Three Ways to Get Creative on Buyer-Side Due Diligence
Due Diligence is often perceived as an inherent necessary exercise required to capitalize an acquisition. Historically, due diligence has been synonymous with “desk diligence,” in the form of research into financials or calls to industry consultants, which rarely involve observing business operations or market dynamics firsthand.
Given the importance of confirming underwriting assumptions, validating an investment thesis and being able to measure a portfolio company’s performance post-close, it’s time to start viewing upfront due diligence as an instrument for buyers to better position an investment. By going beyond standard market reports or a third party’s slightly disconnected opinion from on the ground reality, there is a way to creatively take the pulse of a business.
They’re called Mystery Shoppers or Human Experience Evaluators, and they provide the “boots on the ground” capability to collect onsite data. Traditionally utilized to collect audit information, mystery shoppers are now being deployed to collect diligence across a multitude of industries in lieu of a deal team traveling to individual locations. Here are three ways to leverage this new data collection tool:
#1: Think Beyond Desk Diligence to Direct Diligence
Mystery Shoppers travel onsite on behalf of consultancies, PE firms, or anyone that needs to verify a claim or assertion. Direct access to what is occurring in a business real-time can provide validation that can make (or break) the case for an acquisition. Hard data collected by physical inspection of a company portfolio can answer key questions such as the current state of deferred maintenance at each facility, the overall level of morale, teamwork and efficiency on the part of employees, and direct testimony to customer service.
#2 Utilize in-person verification of market claims
Validating a company’s market share claim can prove challenging, and many times, buyers are left to rely on broad industry data that can be lacking or outdated. By taking a cross-section of a company’s footprint and comparing it to its respective competitive set, a company’s market share claim can be evaluated. The sample size can be tailored to gain different levels of statistical validity and geotagging can confirm the individual locations around the country.
Simultaneously, in-person visits can also be leveraged to collect a wealth of other data, such as onsite product mix, market saturation of a competitors’ products or the prominence of a brand footprint within a retail environment. These data points can provide direct insight into the market positioning of a company and how well their current strategy is capitalizing or failing in the face of these market forces. Additionally, onsite data findings can be used to firm up underwriting assumptions and validate or dispel a company or its advisor’s claims.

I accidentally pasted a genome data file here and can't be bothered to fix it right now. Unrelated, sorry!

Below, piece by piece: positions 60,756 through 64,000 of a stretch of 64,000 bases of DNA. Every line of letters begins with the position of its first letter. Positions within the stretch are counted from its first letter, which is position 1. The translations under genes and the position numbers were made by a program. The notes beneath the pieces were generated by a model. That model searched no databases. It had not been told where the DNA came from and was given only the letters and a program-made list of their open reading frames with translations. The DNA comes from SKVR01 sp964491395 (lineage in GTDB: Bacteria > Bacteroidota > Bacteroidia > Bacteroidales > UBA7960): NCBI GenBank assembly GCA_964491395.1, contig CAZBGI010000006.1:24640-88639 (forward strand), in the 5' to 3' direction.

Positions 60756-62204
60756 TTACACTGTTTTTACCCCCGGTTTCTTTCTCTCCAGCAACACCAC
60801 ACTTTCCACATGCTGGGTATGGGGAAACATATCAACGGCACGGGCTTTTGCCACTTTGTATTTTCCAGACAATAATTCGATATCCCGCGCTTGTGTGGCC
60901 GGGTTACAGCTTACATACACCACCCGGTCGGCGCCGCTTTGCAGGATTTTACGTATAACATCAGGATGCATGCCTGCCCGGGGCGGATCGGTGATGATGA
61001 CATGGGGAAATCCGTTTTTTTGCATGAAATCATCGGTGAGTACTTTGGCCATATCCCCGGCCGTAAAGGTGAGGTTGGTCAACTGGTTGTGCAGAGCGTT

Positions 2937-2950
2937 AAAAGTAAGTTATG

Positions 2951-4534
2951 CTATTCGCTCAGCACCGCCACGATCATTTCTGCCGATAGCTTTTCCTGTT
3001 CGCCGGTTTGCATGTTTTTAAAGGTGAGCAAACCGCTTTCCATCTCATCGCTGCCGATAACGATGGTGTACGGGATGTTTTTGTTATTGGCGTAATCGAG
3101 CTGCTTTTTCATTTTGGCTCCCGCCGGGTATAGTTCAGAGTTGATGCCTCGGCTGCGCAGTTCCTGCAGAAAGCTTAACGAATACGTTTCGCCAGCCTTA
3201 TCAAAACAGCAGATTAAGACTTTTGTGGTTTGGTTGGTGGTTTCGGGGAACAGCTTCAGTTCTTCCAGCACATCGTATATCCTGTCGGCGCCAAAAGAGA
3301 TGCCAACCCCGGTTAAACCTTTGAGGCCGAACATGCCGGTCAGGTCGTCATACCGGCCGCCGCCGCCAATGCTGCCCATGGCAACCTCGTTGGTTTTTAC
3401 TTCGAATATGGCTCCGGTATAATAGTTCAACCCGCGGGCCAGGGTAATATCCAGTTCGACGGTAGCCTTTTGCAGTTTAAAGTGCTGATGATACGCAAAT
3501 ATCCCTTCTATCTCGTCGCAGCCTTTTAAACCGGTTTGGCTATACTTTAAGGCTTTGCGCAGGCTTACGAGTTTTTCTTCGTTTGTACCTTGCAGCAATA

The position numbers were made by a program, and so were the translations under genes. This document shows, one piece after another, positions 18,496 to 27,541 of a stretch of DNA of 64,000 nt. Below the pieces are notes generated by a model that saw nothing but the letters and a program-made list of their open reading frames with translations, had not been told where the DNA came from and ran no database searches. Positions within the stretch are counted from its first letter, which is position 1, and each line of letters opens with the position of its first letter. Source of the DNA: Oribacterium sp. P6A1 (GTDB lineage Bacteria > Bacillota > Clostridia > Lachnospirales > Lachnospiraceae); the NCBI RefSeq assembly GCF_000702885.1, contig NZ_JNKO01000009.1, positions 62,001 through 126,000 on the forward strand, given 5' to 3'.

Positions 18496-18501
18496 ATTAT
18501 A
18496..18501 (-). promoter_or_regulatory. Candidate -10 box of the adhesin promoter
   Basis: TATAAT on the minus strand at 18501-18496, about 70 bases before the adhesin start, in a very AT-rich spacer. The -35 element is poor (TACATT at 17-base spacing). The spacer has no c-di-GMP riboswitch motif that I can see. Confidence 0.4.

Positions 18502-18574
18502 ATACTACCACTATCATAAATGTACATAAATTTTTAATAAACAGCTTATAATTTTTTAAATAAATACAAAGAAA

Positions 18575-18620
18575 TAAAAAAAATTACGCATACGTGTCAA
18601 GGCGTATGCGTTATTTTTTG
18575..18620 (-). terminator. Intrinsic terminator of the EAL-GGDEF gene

#3: Deploy a post-acquisition strategy before the acquisition
Collecting such valuable data onsite can also inform and shape a post-acquisition action plan to address items identified through the diligence process. The initial findings established during the upfront diligence can become the baseline to track performance moving forward, which can be shared with management teams and the company’s board to help shape the go forward strategy.
Let’s say mystery shoppers uncover a disconnect during a customer’s journey, as they are handed off from one employee to another at a business location. New employee training can resolve the issue once the purchaser steps into the business. By identifying this lost opportunity for sales in advance, it can potentially direct the final offer structure and result in top line and/or gross margin expansion once the new process is put in place.
Mystery Shopping can be leveraged into a cost-effective and time saving due diligence tool, which buyers can utilize to uncover opportunities or threats that can determine the final deal structure, post close action plan and overall investment returns.